Gloucester’s Civic Administration

Gloucester’s Civic Administration

NOTES extracted from VCH

Among Gloucester’s courts, the hundred court met every Monday, swore in constables, freemen, and officers of the trade companies, and tried civil actions involving citizens. From the mid 16th century, however, the court was in decline. More active was the piepowder court held at the Tolsey by the sheriffs on market days. That was the main court of pleas in the city, hearing a good deal of litigation and with a number of attorneys in attendance. The frankpledge jury (Court Leet) continued to meet twice a year, and issue, or re-affirm, detailed bylaws concerning paving and other routine administrative matters. A new body instituted by charter in 1561 was the orphans’ court, which was modelled on the London institution. Through it the mayor and aldermen administered the estates of freemen whose heirs were minors, checking wills and inventories, loaning out funds from minors’ estates to citizens at interest, and reimbursing the ‘orphans’ when they achieved majority. There were, however, recurrent disputes over the court’s working and it had almost fallen into disuse by 1640.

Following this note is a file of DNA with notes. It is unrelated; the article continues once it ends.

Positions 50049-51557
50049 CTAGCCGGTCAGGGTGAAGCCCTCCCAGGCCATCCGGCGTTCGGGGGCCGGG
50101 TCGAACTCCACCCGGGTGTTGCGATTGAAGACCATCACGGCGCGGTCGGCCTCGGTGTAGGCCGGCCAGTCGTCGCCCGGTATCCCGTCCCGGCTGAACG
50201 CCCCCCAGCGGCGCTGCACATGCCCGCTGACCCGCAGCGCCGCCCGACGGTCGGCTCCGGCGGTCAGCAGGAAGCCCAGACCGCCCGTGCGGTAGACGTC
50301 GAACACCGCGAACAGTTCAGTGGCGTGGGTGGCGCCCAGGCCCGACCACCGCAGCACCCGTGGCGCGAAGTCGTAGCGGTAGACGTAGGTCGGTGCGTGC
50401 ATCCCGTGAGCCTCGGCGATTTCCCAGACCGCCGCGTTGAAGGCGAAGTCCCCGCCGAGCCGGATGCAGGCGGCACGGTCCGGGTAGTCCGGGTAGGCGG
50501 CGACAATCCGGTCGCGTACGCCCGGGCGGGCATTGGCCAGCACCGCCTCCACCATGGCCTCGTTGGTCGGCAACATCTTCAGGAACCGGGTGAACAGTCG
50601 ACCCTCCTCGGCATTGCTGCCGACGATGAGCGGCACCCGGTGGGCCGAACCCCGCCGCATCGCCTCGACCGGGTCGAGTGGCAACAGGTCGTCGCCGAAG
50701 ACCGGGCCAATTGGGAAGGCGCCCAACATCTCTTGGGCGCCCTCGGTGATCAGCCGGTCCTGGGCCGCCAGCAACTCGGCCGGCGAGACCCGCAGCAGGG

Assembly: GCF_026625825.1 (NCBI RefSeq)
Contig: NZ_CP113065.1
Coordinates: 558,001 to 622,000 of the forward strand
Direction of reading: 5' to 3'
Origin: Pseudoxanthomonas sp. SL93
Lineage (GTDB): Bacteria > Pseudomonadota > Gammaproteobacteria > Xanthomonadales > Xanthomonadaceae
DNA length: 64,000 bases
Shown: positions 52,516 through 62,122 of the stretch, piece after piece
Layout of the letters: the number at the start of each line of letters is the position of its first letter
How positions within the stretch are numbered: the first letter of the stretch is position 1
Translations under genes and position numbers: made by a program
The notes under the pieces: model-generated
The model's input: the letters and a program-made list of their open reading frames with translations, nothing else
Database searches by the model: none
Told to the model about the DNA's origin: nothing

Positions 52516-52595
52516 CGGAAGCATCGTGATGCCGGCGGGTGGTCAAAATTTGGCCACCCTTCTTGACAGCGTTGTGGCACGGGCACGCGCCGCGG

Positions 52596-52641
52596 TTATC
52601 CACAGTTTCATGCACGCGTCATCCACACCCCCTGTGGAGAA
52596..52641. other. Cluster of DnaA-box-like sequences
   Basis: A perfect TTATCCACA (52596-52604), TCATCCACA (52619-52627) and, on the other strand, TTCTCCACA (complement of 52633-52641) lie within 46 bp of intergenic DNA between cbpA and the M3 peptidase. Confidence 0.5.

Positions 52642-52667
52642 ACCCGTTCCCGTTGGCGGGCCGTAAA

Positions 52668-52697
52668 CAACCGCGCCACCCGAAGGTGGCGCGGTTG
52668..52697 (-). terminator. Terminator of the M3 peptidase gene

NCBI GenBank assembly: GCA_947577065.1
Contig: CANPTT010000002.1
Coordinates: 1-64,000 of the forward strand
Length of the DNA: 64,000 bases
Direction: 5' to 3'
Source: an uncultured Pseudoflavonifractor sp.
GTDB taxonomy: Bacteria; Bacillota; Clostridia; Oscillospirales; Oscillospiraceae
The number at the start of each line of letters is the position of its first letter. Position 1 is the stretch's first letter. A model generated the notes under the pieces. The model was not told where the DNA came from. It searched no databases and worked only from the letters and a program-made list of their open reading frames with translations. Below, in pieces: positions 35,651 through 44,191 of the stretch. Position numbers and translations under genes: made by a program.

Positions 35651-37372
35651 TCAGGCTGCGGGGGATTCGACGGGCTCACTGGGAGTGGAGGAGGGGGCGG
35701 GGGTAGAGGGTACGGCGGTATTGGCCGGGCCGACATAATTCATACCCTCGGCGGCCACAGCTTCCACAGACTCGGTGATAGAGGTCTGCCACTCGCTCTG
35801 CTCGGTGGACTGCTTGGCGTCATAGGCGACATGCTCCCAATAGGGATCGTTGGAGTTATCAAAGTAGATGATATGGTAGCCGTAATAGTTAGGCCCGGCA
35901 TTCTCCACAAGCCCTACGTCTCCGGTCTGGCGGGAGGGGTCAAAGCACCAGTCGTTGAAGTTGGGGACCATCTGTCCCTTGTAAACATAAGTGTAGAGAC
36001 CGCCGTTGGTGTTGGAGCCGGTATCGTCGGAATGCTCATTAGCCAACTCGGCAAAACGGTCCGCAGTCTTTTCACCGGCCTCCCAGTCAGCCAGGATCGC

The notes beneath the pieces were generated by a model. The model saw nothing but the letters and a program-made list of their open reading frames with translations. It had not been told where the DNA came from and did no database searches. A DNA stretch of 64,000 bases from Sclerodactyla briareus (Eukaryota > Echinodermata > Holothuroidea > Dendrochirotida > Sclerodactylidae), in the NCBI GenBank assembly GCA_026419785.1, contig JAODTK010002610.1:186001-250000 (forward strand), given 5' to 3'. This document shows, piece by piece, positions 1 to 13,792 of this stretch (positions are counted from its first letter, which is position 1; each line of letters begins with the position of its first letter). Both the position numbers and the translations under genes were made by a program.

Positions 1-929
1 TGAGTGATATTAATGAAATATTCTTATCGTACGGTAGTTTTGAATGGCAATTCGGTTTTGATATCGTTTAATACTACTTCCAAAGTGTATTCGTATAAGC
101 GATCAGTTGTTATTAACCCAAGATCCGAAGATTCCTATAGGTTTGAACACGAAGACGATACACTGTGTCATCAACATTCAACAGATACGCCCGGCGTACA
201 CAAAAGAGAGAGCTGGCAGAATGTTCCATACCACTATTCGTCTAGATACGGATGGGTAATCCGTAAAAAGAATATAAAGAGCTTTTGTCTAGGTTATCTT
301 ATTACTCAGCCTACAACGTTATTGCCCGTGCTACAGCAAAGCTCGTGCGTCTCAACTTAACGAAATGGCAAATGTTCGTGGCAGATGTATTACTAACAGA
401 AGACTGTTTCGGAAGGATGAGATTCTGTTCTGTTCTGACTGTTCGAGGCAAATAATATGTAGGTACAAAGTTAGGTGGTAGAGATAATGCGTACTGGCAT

The most important city institution was the common council, whose members were co-opted from the freemen. By custom the number of councillors was 40, but the figure fluctuated, depending on whether the aldermen were included in the total. In 1605 James I appears to have reduced the number of the council to 30, but the membership was restored to 40 under Charles I’s charter of 1627. The common council elected certain city officers, such as the four stewards or chamberlains, the town clerk, and the recorder. It also made leases of town lands, regulated the commons, levied taxes, and issued ordinances for the general welfare and good rule of the community. During the 16th century the council expanded its authority at the expense of the frankpledge jury.

By 1600, however, the full council was increasingly overshadowed by the mayor and aldermanic bench. The path to aldermanic power was steep and difficult. An ambitious man had first to enter the council (usually in his late 30s), then serve twice in the costly and burdensome offices of steward and sheriff. After perhaps a dozen years’ service on the council he might then be considered for co-option to the bench. Most aldermen were in their late 40s when they were elevated, wealthy men belonging to the top score of taxpayers in the city and frequently associated with the distributive trades, the most prosperous sector of the economy. 

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